How To Help The Panster in Your Life (Or in You)

I’ve been studying craft books this week. Part of it is for Write Mentor—I had homework. The other part is for me….so I can understand my homework.

See, I’m an organic writer, commonly known as a pantser. I didn’t arrive at this conclusion the logical way. No.

Convinced by various craft books and a number of other writers, I tried my best to cram my writing self into a round, well-shaped hole, only to find out that I was as angular as they come. Then I tried to chip my edges off. As you might imagine, that didn’t go so well.

Nevertheless, I continue to study plotting by plotters for plotters. If I get a recommendation to read a book, I will not only read it, I’ll do every exercise in it. If someone says, try this reverse outline? Yeah, I’ll give it a whirl. If they say, try this amazing beat sheet, yep, I’ll try it! I draw the line at anything involving index cards and spreadsheets (eww!) but I try to be very open minded in this regard, despite knowing that deep down, everything I read from a plotter’s viewpoint will have to be completely reversed, rewritten, and retrofitted if I’m going to get ANYTHING out of it. Y’all, this is what I do for fun.

However, I can say that most pantsers don’t find this fun. Even I don’t always find it fun, especially when the vast majority of writing craft books widely recommended usually start out with some version of “If you are a pantser, go to hell. And stay there until you have learned to be good.”

Is it any wonder that many writers are terrified to admit they don’t get help from craft books that are recommended to them? Is it any wonder that they are afraid to say the word “pantser” in public? Is it any wonder that when a plotter recommends something to them, they’ve learned to put their heads down and NOT say they don’t understand this recommendation and haven’t got the faintest clue what you expected them to get out of it? Nobody wants to look stupid, do they? And yet, this is exactly how many pantsers, including me, have been made to feel over the years. (For what it’s worth—say you don’t get it. It’s the best way to admit to yourself that you need what works for you and stop trying to cram yourself into that aforementioned round hole that won’t fit your angles.)

So, I thought I’d write something while my thoughts were fresh on this difference between storytelling styles about how to care for the pantser in your life, should you ever come across one. Remember, we hide. So look carefully.

  1. When a writer asks for craft book recommendations, along with asking them what they are looking for, ask them their writing style. Plotter or pantser? In between? What side of the spectrum? A LOT of closet pantsers are plansters, or plotsters. It keeps us from getting beaten up in writers’ meetings. Give a plotter plotter craft books. Give a pantser/planster pantser-friendly craft books. I’d probably give the plotster a pantser-friendly craft book as well. (I will have some recommendations later this month as I dig through as many resources as I can. Note: a pantser-friendly craft book will not say, “if you don’t write just like this method, you will waste time/wind up unpublished/be miserable/ develop boils on your butt/die if you don’t take heed before it’s too late.”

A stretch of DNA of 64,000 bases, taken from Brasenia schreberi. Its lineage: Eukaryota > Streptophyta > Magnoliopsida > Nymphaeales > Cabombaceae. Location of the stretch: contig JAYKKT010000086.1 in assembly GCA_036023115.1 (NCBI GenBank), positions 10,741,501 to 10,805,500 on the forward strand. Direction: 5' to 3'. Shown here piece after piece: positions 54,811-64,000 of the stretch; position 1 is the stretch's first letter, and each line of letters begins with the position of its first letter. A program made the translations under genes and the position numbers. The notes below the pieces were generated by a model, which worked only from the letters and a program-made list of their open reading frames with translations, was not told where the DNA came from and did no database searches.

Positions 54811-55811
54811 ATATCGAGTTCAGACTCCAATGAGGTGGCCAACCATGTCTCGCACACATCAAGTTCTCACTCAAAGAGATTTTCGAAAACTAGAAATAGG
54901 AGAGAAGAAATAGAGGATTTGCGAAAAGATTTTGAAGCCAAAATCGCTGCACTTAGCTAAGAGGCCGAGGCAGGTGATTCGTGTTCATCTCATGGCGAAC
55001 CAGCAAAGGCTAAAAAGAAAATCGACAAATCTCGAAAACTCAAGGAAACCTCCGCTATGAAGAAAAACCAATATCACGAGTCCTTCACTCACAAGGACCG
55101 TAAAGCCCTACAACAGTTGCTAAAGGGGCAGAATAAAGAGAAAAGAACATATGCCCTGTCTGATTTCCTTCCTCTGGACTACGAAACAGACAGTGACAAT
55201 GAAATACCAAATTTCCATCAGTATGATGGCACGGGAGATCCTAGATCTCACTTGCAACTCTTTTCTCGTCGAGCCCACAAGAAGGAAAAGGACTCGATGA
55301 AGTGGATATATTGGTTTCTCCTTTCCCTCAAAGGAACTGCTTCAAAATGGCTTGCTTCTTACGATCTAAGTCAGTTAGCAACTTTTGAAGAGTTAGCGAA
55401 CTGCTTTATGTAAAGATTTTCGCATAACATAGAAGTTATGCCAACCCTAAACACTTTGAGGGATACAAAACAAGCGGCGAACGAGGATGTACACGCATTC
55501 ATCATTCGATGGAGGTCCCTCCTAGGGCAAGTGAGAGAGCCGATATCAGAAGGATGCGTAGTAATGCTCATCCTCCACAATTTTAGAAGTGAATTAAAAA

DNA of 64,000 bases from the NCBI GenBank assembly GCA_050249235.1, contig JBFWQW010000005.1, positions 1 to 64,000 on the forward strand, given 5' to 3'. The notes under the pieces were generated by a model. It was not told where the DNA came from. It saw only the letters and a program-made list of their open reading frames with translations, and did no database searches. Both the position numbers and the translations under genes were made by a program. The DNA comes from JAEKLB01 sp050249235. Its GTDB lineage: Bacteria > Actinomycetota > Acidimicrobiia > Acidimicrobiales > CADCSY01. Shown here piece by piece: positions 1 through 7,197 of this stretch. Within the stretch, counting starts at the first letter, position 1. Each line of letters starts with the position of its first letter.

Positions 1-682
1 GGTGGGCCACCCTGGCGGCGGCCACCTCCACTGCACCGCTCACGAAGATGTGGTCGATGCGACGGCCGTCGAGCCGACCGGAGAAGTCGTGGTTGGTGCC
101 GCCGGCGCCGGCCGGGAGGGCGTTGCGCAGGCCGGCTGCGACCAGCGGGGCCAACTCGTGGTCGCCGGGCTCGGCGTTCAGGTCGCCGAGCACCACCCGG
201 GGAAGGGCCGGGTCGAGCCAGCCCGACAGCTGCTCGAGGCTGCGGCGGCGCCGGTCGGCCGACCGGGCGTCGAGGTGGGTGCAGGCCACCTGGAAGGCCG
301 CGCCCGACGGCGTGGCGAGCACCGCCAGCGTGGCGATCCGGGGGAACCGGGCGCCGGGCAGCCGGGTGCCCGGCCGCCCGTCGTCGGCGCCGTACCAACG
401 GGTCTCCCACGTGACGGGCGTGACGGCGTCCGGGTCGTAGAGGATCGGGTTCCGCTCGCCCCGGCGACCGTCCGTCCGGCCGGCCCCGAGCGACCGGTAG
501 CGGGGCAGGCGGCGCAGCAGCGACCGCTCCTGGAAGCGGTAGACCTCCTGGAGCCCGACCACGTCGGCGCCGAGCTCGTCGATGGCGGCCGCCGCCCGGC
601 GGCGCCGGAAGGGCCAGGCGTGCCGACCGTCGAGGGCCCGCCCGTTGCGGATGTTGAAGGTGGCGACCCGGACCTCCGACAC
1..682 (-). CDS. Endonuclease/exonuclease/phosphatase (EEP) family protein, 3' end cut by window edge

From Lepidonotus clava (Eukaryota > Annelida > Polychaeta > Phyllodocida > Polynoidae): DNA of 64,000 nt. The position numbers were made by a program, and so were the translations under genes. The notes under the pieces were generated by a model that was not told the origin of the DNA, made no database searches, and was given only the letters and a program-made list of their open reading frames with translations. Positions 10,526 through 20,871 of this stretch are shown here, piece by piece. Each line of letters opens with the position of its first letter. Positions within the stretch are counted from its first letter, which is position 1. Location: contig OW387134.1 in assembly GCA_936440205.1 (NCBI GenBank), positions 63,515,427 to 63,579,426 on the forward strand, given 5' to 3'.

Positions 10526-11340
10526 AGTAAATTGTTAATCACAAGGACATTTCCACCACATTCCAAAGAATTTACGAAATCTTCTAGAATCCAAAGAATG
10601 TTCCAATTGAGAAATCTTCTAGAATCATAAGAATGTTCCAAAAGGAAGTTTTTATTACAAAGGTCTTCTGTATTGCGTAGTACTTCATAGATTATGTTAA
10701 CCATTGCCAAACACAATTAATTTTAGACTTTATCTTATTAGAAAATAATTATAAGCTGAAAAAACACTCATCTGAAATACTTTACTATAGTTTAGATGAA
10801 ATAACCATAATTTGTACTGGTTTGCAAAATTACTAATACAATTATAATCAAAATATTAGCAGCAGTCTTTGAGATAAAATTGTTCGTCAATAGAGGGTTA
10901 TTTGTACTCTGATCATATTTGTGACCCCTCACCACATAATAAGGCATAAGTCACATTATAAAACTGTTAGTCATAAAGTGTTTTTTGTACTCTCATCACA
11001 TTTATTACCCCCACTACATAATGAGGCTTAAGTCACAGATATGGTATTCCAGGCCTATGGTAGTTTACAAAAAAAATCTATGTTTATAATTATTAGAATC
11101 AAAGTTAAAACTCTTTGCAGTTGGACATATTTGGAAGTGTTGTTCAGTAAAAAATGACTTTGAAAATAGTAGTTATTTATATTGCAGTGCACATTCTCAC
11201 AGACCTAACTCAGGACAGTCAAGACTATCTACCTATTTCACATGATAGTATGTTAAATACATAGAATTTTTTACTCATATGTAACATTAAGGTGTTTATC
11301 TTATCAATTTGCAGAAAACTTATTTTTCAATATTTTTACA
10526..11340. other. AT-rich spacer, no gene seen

2. When a writer says they didn’t like or didn’t understand a recommended craft book, ask them why. Then listen. Just listen.
  3. When a writer details their method for writing and it’s different than yours, please don’t say, “You can’t be productive that way. MY way is so much better/faster/logical/right, it’s the only way to write well.” I promise you, it’s not.
  4. When a writer is upset by your recommendations, it’s not because they are being sensitive. They are upset because they came to you for surgery, and you handed them a knife, or worse, you stabbed it in their gut. Listen. If you recommend an outline prior to writing or after writing, and they find that overwhelming and creatively destructive, consider that you might have a different kind of writer on your hands. You are going to have to think outside your box. It’s not so bad. That pantser has likely been doing it all of their lives to get along in a world where they aren’t supposed to exist.
  5. Normalize prefacing every piece of advice with the words “This works for me but it may not work for you”.
  6. Realize that while certain elements of craft are universal, the way of getting to them is not. The way of understanding them is even more fluid. A reverse outline may tell a pantser nothing at all about their story. Why? They already know that story. Writing it all out again as an outline will not tell them anything they don’t already know. It will bore them to tears and they will lose their enthusiasm for the story. However, if you show them how you use the reverse outline (or whatever on-paper thing you do to plot your story), they can arrive at a way to do the exact same thing in a format that works for them in the same way (perhaps a plot treatment or a long synopsis). Now both plotter and pantser have learned something from each other.
  7. Validate, validate, validate. When a pantser has feelings, they are often feelings that are the direct result of using advice that wasn’t right for them. They may actually be in the process of converting it to something they can use. Hear them out, let them vent, and don’t be surprised if they start brainstorming a way around the poorly delivered advice they got and making it work for them. When they get it, tell them so!

So those are my seven tips for helping the pantser in your life and not making them feel like a second-class writer. They are just another writer, like you, struggling in the world, and learning as they go. Different styles do not mean wrong or right, and contrary to a lot of craft books out there, there is more than one way to write a book!

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